I am one of the 14 million-plus Game of Thrones fans. I have read four out of the five books and have watched every episode of the five-season HBO series. You might say I’m a little obsessed.
The reason I started watching the show is because one of my best friends was so passionate about one particular character who, she said, reminded her of me. My friend told me how this character was a young girl who at first was meek, lacked self-esteem, and was sold into marriage—but who developed into a strong woman with a drive to ensure that people were treated equally. The character she was describing: Daenerys Targaryen (played by Emilia Clarke on the show).
I was so intrigued by the story of this one character that I immediately began catching up on the first season and have been hooked ever since. As I’ve watched through the years, I’ve marveled at how Daenerys (“Dany”) has developed into a great leader. I cheered her on as she shifted the power in her marriage from being a slave to her husband, Khal Drogo, to being the love of his life. I celebrated with her as her abusive brother met his match when her husband literally “gave him his gold crown” by pouring hot gold over his entire body. And I cried with her when she lost her “sun and stars”—her husband—and walked out of the funeral pyre with her dragon children on her shoulders. At that moment, I knew she had emerged a different woman. She was destined to be a great leader.
Dany has a strong desire to ensure that no one will be treated as she was for most of her life. She abhors slavery and is determined to set everyone in chains free. She wants people to be empowered.
What Dany does not seem to understand, however, is that empowerment is not just about setting people free. There is a technique and an art to giving people the freedom to act independently. This means that for most people, especially those who have never been given the opportunity to act autonomously in the past, empowerment requires not only freedom but also leadership and direction.
In order to empower people as a leader, you must do three things:
#1: Foster an empowerment mindset.
Empowerment is a two-way street. Leaders must be willing to trust, and their people must be willing to take on the responsibility they delegate to them. When Dany frees the slaves in Slaver’s Bay there is unrest and fighting amongst the people; she is trying to do the right thing, but none of the parties involved are ready for that change, so everything devolves into chaos. Leaders must ensure that their teams want to take on responsibility and are prepared to do so before just “setting them free.”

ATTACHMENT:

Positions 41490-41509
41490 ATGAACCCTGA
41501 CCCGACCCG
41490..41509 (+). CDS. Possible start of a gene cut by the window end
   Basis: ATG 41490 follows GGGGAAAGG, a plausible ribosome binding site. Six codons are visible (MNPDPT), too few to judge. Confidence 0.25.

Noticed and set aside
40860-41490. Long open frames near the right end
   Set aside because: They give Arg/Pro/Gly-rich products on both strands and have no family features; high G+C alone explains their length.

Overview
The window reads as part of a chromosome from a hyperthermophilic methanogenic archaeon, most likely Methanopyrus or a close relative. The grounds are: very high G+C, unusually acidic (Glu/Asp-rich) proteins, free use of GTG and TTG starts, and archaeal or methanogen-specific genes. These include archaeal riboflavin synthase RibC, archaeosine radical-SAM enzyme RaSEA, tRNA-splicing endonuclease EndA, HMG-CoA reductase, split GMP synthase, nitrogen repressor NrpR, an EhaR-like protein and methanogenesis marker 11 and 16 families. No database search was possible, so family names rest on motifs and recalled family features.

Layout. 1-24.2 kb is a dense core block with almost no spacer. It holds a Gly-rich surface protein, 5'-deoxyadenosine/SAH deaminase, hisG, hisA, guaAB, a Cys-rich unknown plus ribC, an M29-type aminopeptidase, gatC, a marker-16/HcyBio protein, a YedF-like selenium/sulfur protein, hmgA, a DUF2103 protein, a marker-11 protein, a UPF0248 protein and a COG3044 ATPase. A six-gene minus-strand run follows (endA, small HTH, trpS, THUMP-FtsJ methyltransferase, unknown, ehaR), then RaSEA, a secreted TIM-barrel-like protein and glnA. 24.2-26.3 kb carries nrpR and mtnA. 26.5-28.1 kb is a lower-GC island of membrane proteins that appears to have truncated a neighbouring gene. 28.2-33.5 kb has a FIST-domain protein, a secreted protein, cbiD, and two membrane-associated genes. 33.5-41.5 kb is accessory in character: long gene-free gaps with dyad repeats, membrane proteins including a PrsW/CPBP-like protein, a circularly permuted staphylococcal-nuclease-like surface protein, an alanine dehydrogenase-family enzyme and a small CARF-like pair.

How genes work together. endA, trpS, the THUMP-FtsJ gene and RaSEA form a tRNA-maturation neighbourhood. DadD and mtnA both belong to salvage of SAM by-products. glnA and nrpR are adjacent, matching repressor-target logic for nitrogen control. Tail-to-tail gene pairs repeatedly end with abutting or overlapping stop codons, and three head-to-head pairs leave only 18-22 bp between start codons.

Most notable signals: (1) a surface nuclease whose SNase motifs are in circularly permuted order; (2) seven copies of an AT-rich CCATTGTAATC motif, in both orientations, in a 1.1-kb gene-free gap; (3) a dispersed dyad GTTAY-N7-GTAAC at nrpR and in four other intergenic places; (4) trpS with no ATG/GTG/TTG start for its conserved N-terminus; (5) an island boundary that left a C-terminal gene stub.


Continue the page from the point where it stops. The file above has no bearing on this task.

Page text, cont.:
#2: Set boundaries and expectations.
In her innocence, Dany thinks that setting the slaves in Slaver’s Bay free is an act of compassion and justice that will stand on its own. She’s not prepared for the uncertainty the slaves feel regarding what to do next, or for the upheaval from the former slave masters. I felt for her as I watched her disappointment and frustration with everyone’s reactions to the new world order she’s created, because I see the same dynamic in the business world with leaders who try to empower their teams but provide little to no direction. The result is always civil unrest and sometimes revolt, just like in Game of Thrones. Empowerment requires letting people know what you expect of them. What outcomes do you want to achieve? What do you expect of their behaviors and attitudes? What’s in it for them? In her case, Dany succeeds in empowering the Unsullied, an army of slaves who she freed, because she lets them know she wants them to fight for and protect her, but also makes it clear that they can choose to leave if they don’t want to join her.
#3: Coach along the way.
Empowerment is not a one-time deal. You must continue to offer guidance and support throughout the process. Dany discovers this need as she witnesses lines of hundreds of masters and former slaves lining up to receive her counsel. I loved watching her sit patiently to listen to each request and to offer her guidance as needed. She does her best to ask questions and encourage individuals to make their own choices rather than dictating her desires; it’s only when she encounters an individual who does not want to—or cannot—make a decision that she offers them her own solutions.
Empowerment is not just about setting people free; it requires the proper mix of empowering mindsets, setting expectations and boundaries, and coaching along the way to make it successful. But empowerment is an incredible leadership tool—and when wielded properly, it can be transformative for both leaders and the people following them.